To have a place to talk about food, food follies, recipes, garden lore, historical garden & food lore, climate & weather, natural selection, food selection, building health and so on. To skewer the silly, serve up the savory and garnish with gleanings from the news. To flame, to flesh out the facts, to farm the fun, to portion out the passion and perfect the presentation.

Friday, November 4, 2011

Choices from the past inform us today

Don't dis what your ancestors knew...

Where were you 4000 years ago? I mean, where were your ancestors and their friends? Mine were in Northern Europe, possibly in the British Isles. Of course we've all had a lot of ancestors, hundreds of them in the past 4000 years, so ‘we’ could have been in many different places.

Of all our ancestors living back then, it is likely that most struggled to get enough food to survive. Some grew their food, others went out looking for it. And as they grew or found what they could, they adapted to it. Or else they didn’t. We sitting today at our computers are the survivors of a long journey of adaptation. Other family lines died out along the way as they failed to grow, find, and adapt.

They balanced their diets by taste and the messages their bodies sent out: "I'm just dying for some salt" probably had a literal meaning back then. They were lucky when they had enough of anything! A plump salmon or young reindeer were probably life-saving in the bounty they provided.
Anyone who grew his own food chose which squash or green to save the seeds from, so crops changed over time. If you tasted a squash from just 200 years ago, it would have been far different from anything available today. Tastes change: we grow what we like, and we’d better like what we grow! What satisfies today’s palate is no doubt far different from what was even acceptable in a different era. (Have you had a hankering for beetles recently?)

What hasn’t changed are the body’s nutritional requirements. How we get them - the food we eat today - has changed, but what we need - the list of nutrients - hasn’t. We still must have the 3 (or 4) macronutrients: carbs, fats, and protein, (and possibly fiber goes here). And we must have a large number of micronutrients, 80 of them or more, some in the most minute amounts. What we need is what we grew or found long ago that allowed our lines to survive when other lines didn’t.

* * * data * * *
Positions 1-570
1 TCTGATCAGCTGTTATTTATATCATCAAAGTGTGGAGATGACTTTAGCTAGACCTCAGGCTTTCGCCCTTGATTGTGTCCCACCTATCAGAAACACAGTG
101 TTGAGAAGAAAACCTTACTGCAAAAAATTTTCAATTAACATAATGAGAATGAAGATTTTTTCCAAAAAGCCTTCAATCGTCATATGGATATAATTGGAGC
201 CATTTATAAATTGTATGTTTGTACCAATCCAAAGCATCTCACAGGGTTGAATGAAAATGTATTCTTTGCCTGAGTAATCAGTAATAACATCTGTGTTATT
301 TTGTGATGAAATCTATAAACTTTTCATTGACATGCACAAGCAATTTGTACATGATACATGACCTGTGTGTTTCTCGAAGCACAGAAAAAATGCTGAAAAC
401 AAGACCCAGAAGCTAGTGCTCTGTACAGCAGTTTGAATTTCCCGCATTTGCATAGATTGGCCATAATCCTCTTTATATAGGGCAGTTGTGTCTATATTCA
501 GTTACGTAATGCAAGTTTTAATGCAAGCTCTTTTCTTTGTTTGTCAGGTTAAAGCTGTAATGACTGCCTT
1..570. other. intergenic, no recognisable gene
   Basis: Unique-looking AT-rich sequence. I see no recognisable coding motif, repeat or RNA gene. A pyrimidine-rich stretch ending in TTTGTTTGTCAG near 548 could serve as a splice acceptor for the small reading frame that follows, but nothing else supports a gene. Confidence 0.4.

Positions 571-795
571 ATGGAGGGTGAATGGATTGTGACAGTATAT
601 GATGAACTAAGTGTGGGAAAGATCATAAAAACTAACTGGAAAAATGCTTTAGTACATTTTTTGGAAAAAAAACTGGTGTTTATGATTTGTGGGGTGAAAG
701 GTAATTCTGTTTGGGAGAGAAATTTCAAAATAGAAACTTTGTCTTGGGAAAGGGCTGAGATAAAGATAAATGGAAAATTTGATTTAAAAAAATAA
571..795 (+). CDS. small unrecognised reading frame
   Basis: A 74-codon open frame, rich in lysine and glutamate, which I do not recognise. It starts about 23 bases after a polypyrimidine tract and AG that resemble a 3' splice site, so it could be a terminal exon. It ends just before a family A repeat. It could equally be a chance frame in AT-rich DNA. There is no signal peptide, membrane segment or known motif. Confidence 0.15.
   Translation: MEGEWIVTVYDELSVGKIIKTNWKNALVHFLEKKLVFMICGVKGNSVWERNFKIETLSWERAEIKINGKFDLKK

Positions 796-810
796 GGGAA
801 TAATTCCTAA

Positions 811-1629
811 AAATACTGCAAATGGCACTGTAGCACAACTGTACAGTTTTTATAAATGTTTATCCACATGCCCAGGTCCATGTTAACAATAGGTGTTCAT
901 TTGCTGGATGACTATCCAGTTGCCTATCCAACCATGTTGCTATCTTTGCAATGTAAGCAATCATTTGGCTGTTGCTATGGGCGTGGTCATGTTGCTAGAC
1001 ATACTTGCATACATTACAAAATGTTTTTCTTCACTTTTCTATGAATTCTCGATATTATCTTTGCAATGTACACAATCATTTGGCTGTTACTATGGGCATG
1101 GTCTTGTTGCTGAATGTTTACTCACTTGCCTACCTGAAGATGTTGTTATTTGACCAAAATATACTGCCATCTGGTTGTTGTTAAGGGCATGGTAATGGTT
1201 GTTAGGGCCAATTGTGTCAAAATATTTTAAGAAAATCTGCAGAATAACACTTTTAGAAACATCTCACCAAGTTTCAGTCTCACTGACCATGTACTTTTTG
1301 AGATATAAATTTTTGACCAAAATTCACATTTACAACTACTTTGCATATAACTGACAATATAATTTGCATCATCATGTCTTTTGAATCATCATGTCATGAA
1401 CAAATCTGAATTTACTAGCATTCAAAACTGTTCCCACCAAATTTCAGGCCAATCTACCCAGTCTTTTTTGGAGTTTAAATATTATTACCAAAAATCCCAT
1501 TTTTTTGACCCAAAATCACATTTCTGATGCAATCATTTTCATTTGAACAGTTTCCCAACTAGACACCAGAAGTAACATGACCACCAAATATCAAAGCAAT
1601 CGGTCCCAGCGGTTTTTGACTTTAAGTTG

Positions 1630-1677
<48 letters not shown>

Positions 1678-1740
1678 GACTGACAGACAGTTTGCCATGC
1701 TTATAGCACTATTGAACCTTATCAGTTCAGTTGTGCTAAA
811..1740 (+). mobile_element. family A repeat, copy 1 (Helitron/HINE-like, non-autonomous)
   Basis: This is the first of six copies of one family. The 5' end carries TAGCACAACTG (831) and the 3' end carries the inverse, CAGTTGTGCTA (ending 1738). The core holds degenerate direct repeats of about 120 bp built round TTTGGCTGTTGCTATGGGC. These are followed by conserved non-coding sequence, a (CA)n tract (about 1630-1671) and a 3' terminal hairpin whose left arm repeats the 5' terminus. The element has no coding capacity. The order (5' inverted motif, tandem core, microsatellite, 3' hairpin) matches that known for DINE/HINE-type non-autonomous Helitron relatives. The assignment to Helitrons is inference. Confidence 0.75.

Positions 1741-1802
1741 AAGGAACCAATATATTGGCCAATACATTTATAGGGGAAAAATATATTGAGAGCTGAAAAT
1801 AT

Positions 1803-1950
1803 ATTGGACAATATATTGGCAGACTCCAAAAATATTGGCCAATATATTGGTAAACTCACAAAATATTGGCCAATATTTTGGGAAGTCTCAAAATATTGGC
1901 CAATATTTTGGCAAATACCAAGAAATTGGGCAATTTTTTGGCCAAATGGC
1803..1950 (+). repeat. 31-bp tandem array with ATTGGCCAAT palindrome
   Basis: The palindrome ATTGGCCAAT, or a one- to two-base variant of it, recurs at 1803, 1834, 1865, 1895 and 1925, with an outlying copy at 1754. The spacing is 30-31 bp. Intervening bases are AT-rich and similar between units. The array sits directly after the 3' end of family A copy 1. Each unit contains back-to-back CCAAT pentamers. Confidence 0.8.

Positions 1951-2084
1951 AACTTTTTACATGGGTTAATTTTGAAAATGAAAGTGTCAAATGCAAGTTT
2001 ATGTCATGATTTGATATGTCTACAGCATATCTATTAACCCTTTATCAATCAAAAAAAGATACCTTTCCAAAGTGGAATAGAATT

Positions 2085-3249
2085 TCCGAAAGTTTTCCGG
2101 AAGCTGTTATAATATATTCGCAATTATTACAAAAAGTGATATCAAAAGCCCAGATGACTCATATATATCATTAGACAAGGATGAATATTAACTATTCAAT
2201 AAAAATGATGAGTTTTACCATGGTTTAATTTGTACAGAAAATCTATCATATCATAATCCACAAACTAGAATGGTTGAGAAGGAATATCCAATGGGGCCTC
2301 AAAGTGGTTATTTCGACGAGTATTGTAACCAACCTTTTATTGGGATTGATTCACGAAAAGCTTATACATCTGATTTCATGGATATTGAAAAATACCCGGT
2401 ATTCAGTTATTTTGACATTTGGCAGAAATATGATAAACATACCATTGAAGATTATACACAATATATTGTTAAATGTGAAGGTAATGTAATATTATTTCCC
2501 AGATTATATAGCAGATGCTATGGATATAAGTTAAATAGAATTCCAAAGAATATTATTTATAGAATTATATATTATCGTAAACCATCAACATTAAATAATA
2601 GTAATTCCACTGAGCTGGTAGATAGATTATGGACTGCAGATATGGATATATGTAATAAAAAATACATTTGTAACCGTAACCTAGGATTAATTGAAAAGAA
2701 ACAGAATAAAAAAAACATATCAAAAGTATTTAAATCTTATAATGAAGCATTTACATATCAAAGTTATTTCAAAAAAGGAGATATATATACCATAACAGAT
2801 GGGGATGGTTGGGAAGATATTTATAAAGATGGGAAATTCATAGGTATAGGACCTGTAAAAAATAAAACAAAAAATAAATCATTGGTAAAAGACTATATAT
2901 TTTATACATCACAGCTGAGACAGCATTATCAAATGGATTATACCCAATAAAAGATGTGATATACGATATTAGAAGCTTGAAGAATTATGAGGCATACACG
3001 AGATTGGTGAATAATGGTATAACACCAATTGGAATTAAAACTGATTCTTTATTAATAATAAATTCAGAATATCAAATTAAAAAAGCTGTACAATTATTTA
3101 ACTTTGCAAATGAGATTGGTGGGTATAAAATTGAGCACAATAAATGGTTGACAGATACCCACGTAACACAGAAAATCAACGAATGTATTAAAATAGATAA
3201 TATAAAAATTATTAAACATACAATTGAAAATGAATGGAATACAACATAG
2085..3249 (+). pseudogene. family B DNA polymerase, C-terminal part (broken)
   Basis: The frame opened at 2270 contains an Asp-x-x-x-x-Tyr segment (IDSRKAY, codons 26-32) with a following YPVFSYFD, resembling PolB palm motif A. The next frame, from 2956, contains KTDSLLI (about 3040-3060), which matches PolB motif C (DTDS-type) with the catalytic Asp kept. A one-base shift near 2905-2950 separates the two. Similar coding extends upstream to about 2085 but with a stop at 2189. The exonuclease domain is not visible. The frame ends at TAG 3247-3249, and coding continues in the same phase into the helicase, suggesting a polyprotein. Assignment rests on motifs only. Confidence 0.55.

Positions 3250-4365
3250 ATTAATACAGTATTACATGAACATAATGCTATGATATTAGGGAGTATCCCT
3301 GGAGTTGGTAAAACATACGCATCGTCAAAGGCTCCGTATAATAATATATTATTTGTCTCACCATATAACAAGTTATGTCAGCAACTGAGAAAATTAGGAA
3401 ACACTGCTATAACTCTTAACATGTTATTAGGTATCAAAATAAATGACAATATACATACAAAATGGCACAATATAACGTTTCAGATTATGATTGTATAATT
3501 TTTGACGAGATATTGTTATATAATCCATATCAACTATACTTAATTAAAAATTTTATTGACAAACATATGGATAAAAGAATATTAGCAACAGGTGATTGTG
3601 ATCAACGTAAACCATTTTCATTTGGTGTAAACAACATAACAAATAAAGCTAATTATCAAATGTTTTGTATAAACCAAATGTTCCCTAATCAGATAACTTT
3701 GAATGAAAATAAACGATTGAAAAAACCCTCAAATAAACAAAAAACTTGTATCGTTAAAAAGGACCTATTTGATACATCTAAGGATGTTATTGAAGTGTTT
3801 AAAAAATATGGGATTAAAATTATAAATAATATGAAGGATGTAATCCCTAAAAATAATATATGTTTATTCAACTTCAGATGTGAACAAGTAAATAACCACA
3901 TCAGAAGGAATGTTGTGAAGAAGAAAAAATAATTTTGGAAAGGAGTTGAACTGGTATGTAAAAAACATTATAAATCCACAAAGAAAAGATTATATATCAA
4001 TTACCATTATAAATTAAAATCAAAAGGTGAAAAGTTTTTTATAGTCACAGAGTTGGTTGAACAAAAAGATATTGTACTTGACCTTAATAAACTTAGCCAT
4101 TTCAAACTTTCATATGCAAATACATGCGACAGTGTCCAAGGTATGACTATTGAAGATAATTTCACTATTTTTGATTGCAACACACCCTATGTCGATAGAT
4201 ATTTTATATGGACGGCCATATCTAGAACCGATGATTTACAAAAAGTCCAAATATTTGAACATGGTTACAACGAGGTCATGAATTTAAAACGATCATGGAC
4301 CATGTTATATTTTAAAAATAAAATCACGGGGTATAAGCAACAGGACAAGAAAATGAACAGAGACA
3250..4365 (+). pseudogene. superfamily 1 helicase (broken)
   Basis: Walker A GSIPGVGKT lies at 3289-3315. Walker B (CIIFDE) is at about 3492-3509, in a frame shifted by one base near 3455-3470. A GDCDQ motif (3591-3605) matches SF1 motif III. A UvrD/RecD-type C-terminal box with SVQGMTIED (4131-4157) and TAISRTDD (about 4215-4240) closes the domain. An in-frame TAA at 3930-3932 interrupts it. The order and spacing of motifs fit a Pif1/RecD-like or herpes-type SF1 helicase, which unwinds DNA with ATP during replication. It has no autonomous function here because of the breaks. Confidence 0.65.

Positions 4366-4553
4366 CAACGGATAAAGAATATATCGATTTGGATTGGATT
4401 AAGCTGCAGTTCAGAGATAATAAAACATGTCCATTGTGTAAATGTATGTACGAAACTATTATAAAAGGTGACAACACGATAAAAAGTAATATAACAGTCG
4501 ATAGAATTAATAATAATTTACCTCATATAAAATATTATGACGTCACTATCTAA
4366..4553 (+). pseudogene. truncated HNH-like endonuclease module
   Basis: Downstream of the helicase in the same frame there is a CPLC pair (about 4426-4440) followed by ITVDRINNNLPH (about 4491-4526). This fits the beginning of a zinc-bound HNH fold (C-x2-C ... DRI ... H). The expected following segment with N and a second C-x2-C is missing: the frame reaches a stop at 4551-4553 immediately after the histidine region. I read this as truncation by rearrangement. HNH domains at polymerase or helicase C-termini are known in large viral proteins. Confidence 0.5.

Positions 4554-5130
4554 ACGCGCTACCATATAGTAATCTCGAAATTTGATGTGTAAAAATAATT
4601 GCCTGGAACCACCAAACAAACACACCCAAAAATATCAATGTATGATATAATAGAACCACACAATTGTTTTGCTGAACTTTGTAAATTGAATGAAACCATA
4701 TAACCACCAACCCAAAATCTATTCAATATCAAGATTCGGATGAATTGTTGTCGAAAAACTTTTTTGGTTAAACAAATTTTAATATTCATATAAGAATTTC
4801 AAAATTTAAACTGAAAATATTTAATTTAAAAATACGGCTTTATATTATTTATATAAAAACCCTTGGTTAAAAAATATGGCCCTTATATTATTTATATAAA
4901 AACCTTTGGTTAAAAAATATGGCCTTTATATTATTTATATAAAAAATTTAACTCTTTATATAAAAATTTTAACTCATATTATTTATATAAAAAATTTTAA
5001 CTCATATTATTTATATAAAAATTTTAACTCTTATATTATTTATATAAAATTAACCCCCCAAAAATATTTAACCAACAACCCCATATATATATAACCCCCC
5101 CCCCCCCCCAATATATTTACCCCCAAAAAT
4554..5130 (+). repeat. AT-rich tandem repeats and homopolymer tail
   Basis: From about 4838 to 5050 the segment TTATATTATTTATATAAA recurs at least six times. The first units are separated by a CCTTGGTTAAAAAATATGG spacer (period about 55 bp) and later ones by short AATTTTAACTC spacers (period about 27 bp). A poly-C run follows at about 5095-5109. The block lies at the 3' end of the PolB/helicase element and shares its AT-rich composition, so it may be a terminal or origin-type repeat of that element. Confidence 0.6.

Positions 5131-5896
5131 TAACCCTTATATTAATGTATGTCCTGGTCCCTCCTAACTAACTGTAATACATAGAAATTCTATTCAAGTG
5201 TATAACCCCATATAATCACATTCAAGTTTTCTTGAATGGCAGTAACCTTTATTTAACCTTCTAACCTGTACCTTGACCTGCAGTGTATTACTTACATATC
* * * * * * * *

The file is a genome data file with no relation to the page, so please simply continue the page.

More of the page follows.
Since the 1980s, for politics and profits, one of these macronutrients has taken a bad rap. You can read about it here. One of these essential sources of normal body function has been and continues to be villified as bad. (How can a fundamental building block of the human body be deemed bad?)

That macronutrient is fat.

You know how bad fat is! You hear it all the time. You are probably drawn to low-fat alternatives, to margarine (a manufactured product) over butter (a natural product). To lean meat over fatty. To egg whites over yolks. To low-fat cookies. And of all absurdities, to non-fat sour ‘cream’. (How can there even be such a product? Cream is the fat of the milk!)

No doubt you recognize these choices, and you have probably made them. I certainly have.

Twenty or so years ago, we took our family to a remote spot every summer to camp in our travel trailer. We’d carry all our food, including snacks. I had read a lot about the importance of low fat, so I chose that option whenever possible.

For cookies, this meant choosing ones similar to fig newtons, with gooey fruit-based filling inside and a cakey outside. The fat content was less than 30%, the well-publicized new recommendation for a healthy diet. Yay, cookies that were good for us! Perfect!

HOWEVER, that gooey filling was based on the new healthy wonder sweetener high fructose corn syrup, now well known as the basis of our overweight epidemic.

When the percentage of fat is lowered, the percentage of carbs has to go up. (You have to make cookies out of something!). And this trade-off happened not just in the cookies I bought. For 20-plus years we all have been buying low-fat foods, and that of necessity means high-carb foods. High-carb foods mess with our blood sugar and lead to obesity and diabetes, which leads to heart disease and so on and so on.

I want to leave politics and profits out of it for now. The bottom line is that we have all come to feel that FAT IS BAD!

How can a major nutrient be bad?

The fact is, fat isn’t bad. Fat is essential. Our brains are made of fat! Fat keeps us happy. It satisfies our hunger and leaves us satisfied for hours. (Carbs stimulate our appetite.) And it doesn’t make us fat! Here is a post that links to several articles to read for more information about what’s good about fat, and why you should be very wary of low-fat foods. Everyone should be wary of low-fat foods, including those who want to lose weight.
Losing weight was just what our ancestors feared. They did all they could to eat when they could. Times change in terms of the food supply. It's odd that today we are in danger of starvation just as they were, but for different reasons: ours ignorance is in not trusting our bodies to know. Don't you just love butter, real butter? That's because it's good for you. More on this important topic soon.

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